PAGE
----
On my recent fantastic holiday to Timor we were hosted by a village near Kefamenanu [http://activetravel.com.au/Trips/west-timor-textiles-culture/] that has begun again to use its traditional plant dyeing techniques.
We were treated to a demonstration of natural dyeing using local plants from the surrounding forest and from the village’s colour garden.
Five of us were lucky enough to receive a small skein of the results as we got back on our bus. We were so grateful!
The yellow in the photo above was made from turmeric root. However, it’s not easy for us in Australia to do as the turmeric is mixed with mango tree bark (an alternative is the bark of the jackfruit) after it’s been pounded. Without this , the turmeric dyes cotton black. The more turmeric used, the darker the yellow.
The slightly darker shade of hand spun cotton next to the yellow was made by adding a small hand full of lime to the turmeric dye bath. We were told that if the lime had been added to a fresh turmeric bath the cotton would have been a brighter orange; using it for dyeing yellow had partially exhausted the bath of course.
The lovely green is also a colour I will not be able to reproduce. It was made by pounding pandanus leaves with a green leaf known only as “forest vine” then adding “sour citrus juice” (?lemon?). We were also told that some dyers also add turmeric and mango bark but in what quantities?
BTW, we were also told that in most areas green is made by dipping the thread in indigo and then in turmeric and mango mix. Since then I’ve learnt that the result is a much darker, more muted green that the fine zesty green produced in this village with the pandanus leaves.
The indigo blue on the bottom left is also a surprise. Certainly, it is made with the fine green indigo leaves. However, the technique was unlike any I’ve seen in Australia. We get so careful with our “brews”. We abhor oxygen and lower and raise fibre or fabric very carefully to lock out oxygen . Our dyed material emerges an unoxidised green colour and becomes blue over time in the air. We are all told not to disturb the surface of the indigo dye bath.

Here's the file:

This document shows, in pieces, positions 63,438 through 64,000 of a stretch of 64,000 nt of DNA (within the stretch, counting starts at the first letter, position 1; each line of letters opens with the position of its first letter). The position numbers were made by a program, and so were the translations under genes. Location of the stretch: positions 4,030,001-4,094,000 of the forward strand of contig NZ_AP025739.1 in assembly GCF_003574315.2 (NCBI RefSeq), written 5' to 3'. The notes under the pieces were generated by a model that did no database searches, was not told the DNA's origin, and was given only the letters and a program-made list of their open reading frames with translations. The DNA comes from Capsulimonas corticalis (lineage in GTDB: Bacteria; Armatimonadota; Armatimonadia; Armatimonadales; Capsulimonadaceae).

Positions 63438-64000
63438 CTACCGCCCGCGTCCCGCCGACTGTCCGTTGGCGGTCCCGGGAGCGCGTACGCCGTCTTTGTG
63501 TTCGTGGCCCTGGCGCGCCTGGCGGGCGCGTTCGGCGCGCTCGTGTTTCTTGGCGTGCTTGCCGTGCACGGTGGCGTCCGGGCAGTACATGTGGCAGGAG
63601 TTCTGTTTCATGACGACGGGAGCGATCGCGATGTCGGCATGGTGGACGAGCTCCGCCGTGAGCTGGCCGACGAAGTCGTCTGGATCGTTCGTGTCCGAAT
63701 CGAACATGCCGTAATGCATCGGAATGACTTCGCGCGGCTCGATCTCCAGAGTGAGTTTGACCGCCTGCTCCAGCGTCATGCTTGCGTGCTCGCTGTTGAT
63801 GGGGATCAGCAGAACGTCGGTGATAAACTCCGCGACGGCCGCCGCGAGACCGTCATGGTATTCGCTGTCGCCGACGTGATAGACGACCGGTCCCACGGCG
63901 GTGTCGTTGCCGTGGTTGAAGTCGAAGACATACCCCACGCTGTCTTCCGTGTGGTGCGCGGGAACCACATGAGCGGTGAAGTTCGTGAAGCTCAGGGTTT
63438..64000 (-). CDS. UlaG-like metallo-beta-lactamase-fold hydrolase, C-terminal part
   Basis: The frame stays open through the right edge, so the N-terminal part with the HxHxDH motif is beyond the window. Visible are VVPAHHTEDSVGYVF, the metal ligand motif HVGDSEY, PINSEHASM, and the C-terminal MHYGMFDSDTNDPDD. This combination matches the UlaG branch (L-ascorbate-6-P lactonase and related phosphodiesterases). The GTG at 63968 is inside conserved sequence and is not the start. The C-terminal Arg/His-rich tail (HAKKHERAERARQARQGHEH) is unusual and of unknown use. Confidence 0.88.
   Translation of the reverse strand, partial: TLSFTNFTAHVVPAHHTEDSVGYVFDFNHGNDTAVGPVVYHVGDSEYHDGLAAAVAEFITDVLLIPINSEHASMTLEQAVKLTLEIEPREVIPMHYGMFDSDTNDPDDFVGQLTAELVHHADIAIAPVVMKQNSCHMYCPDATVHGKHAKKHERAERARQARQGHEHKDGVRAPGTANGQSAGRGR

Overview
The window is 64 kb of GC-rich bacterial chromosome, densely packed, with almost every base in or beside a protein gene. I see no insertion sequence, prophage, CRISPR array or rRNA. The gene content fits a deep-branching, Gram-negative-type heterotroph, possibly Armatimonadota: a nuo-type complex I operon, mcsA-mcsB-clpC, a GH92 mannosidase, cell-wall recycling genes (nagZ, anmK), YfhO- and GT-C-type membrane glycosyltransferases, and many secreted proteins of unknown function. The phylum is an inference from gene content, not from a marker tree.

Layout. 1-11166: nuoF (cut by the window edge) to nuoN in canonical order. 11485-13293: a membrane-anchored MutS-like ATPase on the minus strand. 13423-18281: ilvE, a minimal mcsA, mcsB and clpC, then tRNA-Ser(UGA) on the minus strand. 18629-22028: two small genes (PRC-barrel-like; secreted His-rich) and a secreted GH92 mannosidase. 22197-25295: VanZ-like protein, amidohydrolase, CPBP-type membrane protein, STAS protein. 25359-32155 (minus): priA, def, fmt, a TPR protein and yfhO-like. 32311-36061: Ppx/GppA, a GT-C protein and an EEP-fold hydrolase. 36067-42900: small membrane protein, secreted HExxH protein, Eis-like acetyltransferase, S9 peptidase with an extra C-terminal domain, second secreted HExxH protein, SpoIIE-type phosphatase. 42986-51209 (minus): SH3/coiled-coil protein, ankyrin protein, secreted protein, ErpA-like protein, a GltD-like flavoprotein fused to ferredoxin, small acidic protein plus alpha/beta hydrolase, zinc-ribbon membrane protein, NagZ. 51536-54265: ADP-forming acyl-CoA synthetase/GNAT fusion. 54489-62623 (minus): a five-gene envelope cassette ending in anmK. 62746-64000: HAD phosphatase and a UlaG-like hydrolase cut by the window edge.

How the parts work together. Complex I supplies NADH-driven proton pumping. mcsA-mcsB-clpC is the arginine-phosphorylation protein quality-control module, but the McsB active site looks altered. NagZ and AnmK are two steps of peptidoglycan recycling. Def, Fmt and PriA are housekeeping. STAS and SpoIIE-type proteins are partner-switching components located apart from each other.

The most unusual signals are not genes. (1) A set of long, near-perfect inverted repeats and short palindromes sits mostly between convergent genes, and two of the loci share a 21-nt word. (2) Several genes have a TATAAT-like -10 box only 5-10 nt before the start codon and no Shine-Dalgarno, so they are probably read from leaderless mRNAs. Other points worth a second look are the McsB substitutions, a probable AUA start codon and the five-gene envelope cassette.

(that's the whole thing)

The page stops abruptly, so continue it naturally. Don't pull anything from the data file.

In Timor, the fine indigo plant leaves are pounded and left to soak in water overnight. Then, when ready to dye, the dyers add lime powder. They then squeeze dry cotton yarn through it with their ungloved hands.
More lime is added, fibre is squeezed through again. Then the liquid in the bath is discarded as soon as the fibre is soaked. New solution from the pounded indigo plant material is then added to the bath and the fibre and the lime is added once again. This process is repeated up to ten times.
The young indigo leaves picked in the wet season from Jan to March give better colour.
Finally, the red brown ball is dyed in morinda citrifolia (see https://en.wikipedia.org/wiki/Morinda_citrifolia) , a local tree. The colour comes from the bark of the tree root. This is the classic colour of many plant dyed fibres in Timor. The precise shade of red brown is determined by the composition of the soil and the numbers of times the thread is dipped in the dye.
Preparation of the yarn is key. One recipe we were given (and there are many) was to soak 10 pounded candlenuts in 1.5 L of water overnight. Pound again and produce a waxy, oily paste. Manipulate the thread through this then dry it completely. Repeat the next day . Do this 5 or 6 times. Once the white colour of the cotton has become yellow, it’s ready to dye. I think I gathered that this candlenut is a source of tannin so it’s tannin that prepares the fibre for the morinda. But wait, there’s more. There is also a mordant. It’s called loba in the village (Symplocos cochinchinensis).Its root and, it turns out, the leaves are rich in aluminium.
Too much information? Well, I just wanted the record for myself!